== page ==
The dependent variable used in the analysis was the following question:
Using a 10-point scale with 1 being “very low confidence” and 10 being “very high confidence”, how much confidence do you have in…the youth criminal justice system?
The following variables were entered into the regression analysis as independent variables:
- Household income
- Current employment status
- Visible minority status
- Aboriginal status
- Children living in the household
- Marital status
- Urban versus rural location
- Involvement with the youth criminal justice system
- Familiarity with the Youth Criminal Justice Act
- Perception of the three year maximum sentences
- Perceived changes in youth crime rates
- Perceptions of the factors contributing to youth crime
- Perceptions of the effectiveness of responses to youth crime
- Major source of information on the youth justice system
The R2 for the model is 0.299, indicating approximately 30% of the variance in the model is accounted for by the variables that were included (see Table 4). In other words, the significant variables can account for approximately 30% of variability in the public’s confidence in the youth criminal justice system.
What is associated with higher confidence in the youth criminal justice system?
- Living in the province of Quebec
- Believing that traditional responses to youth crime found in the YCJA, such as police warnings, probation, treatment (e.g., psychological counselling) and youth custody, are effective responses to youth crime
- Familiarity with the Youth Criminal Justice Act
- Believing that using informal alternatives to the justice system (e.g., diversion) allow the courts to focus limited resources on more serious crimes
- Having a university education
- Believing that youth who are young and immature or who have a drug addiction, should receive shorter sentences
- Believing that non-justice related institutions such as school system and religious institutions should be highly responsible for preventing youth crime
- Believing that poverty, the family environment, and mental health issues play a strong role in contributing to youth crime
- Consulting more academic sources regarding the youth criminal justice system, such as government reports, books, university courses and professionals within the justice system
What is associated with lower confidence in the youth criminal justice system?
- Being older
- Believing that a lack of consequences from the justice system plays a strong role in contributing to youth crime
- Believing that the three year maximum sentence within the YCJA should be increased
- Actual experience within the youth criminal justice system (e.g., victim, accused, parent of an accused)
- A perception that youth crime (general crime, violent crime and involvement in gangs) has increased over the last five years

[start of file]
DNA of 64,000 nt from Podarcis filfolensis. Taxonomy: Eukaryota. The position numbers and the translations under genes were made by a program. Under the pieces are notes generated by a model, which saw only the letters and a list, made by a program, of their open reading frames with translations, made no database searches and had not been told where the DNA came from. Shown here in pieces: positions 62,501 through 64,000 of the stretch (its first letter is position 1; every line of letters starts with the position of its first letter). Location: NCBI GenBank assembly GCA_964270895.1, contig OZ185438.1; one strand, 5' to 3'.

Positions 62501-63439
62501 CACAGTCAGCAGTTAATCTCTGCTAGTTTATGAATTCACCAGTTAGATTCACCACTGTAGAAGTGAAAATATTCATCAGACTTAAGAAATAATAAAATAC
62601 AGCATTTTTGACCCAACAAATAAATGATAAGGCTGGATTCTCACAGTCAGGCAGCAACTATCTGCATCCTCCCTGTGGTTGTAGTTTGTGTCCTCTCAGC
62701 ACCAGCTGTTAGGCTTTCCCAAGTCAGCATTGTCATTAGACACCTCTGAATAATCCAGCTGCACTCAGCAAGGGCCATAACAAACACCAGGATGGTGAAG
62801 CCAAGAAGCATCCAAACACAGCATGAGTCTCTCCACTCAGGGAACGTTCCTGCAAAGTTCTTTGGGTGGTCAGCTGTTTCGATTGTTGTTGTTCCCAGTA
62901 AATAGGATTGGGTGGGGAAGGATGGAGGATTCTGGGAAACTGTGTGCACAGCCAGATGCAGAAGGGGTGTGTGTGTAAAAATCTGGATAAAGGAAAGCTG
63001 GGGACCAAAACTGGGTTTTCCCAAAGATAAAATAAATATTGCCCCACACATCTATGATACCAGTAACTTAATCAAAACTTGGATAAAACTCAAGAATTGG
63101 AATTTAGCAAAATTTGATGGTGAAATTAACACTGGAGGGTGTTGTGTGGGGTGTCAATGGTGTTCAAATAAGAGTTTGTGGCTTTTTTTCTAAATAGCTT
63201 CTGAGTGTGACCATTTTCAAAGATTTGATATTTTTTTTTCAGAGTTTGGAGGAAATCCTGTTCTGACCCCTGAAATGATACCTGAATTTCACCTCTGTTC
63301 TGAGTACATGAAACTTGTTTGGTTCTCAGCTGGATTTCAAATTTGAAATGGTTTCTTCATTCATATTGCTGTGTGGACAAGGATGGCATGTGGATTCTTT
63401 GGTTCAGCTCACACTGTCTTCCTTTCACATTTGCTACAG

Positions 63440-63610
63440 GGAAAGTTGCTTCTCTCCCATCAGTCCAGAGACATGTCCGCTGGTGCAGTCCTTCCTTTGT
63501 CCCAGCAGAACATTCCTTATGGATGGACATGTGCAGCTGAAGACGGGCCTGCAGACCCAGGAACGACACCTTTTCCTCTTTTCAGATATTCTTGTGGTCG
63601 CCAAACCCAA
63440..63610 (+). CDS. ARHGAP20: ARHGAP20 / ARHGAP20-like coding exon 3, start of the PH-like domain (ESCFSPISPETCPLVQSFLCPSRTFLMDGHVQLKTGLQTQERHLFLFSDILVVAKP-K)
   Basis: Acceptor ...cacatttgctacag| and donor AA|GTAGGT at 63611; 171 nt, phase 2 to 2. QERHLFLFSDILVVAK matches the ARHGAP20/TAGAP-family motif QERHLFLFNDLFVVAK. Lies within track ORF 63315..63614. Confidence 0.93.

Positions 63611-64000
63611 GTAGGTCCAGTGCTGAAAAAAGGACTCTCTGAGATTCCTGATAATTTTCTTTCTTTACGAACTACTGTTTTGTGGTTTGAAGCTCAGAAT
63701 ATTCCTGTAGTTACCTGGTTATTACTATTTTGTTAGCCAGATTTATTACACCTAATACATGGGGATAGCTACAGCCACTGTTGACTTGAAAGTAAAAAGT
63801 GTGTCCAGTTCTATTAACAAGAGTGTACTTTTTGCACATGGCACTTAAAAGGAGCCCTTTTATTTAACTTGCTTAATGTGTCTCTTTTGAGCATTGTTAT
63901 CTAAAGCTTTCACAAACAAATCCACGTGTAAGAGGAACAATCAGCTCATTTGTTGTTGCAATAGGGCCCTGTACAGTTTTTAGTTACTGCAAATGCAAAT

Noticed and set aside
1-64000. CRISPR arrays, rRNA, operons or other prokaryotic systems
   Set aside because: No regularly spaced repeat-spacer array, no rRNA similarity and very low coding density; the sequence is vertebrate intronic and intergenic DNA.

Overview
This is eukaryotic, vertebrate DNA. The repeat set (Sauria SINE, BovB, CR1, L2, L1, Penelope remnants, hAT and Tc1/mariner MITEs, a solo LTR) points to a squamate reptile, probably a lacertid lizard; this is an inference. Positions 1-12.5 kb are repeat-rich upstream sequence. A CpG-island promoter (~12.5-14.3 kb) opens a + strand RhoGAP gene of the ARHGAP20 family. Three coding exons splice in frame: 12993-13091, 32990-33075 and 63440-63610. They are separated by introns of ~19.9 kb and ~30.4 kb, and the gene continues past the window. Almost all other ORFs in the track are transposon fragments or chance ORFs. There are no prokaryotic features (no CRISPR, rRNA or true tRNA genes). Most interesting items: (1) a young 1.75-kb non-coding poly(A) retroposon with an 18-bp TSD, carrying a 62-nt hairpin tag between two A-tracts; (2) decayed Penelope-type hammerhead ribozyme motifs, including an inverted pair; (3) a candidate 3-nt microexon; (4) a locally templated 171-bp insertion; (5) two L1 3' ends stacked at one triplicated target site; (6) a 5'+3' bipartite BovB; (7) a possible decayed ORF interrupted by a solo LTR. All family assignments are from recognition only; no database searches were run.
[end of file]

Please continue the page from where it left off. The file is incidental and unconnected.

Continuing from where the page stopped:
- Being a female
- Residing in western Canada (e.g., British Columbia, Alberta, Manitoba)
- A belief that the courts and the law in Canada (i.e., the Youth Criminal Justice Act) should be responsible for reducing youth crime
- A belief that adult prison is an effective response for youth who have committed crimes
|Variable||Parameter Estimates||Standard Error||F Value||P Value|
|Age of respondent||-0.02||0.00||102.36||<.0001|
|A lack of consequences from the justice system contributes to youth crime||-0.14||0.01||102.21||<.0001|
|The three-year maximum sentence within the YCJA is too short||-0.60||0.06||96.54||<.0001|
|Stern warnings by the police are effective||0.11||0.01||93.5||<.0001|
|Familiarity with the Youth Criminal Justice Act||0.10||0.01||84.77||<.0001|
|Previous involvement in the youth criminal justice system||-0.36||0.07||23.26||<.0001|
|Alternative measures allow the courts to focus on serious crimes||0.18||0.04||23.19||<.0001|
|Youth prisons are effective||0.06||0.01||21.35||<.0001|
|Youth who have drug addictions should have shorter sentences||0.23||0.06||16.44||‹.0001|
|Youth violent crime has increased||-0.25||0.06||16.34||<.0001|
|Religious institutions should be responsible for preventing youth crime||0.05||0.01||14.74||0.0001|
|Psychological/psychiatric counselling for youth is effective||0.05||0.02||13.07||0.0003|
|Gender of respondent (females)||-0.19||0.06||11.42||0.0007|
|The courts should be responsible for preventing youth crime||-0.05||0.02||9.12||0.0025|
|Youth gang involvement has increased||-0.19||0.06||8.75||0.0031|
|The school system should be responsible for preventing youth crime||0.05||0.02||8.42||0.0037|
|Youth crime in general has increased||-0.18||0.06||8.35||0.0039|
|Adult prisons are effective||-0.03||0.01||7.86||0.0051|
|The family contributes to youth crime||0.05||0.02||7.74||0.0054|
|Community supervision with conditions is effective||0.04||0.01||6.75||0.0094|
|Mental health issues contribute to youth crime||0.03||0.01||5.95||0.0148|
|Youth who are young and immature should have shorter sentences||0.14||0.06||5.54||0.0187|
|The law should be responsible for preventing youth crime||-0.04||0.02||5.24||0.0221|
|The police should be responsible for preventing youth crime||0.04||0.02||4.12||0.0425|
|Academic sources of information on the youth justice system||0.24||0.11||4.80||0.0285|
|Poverty contributes to youth crime||0.03||0.01||3.85||0.0497|
1. N=4,091; R2=.299 (p.0001).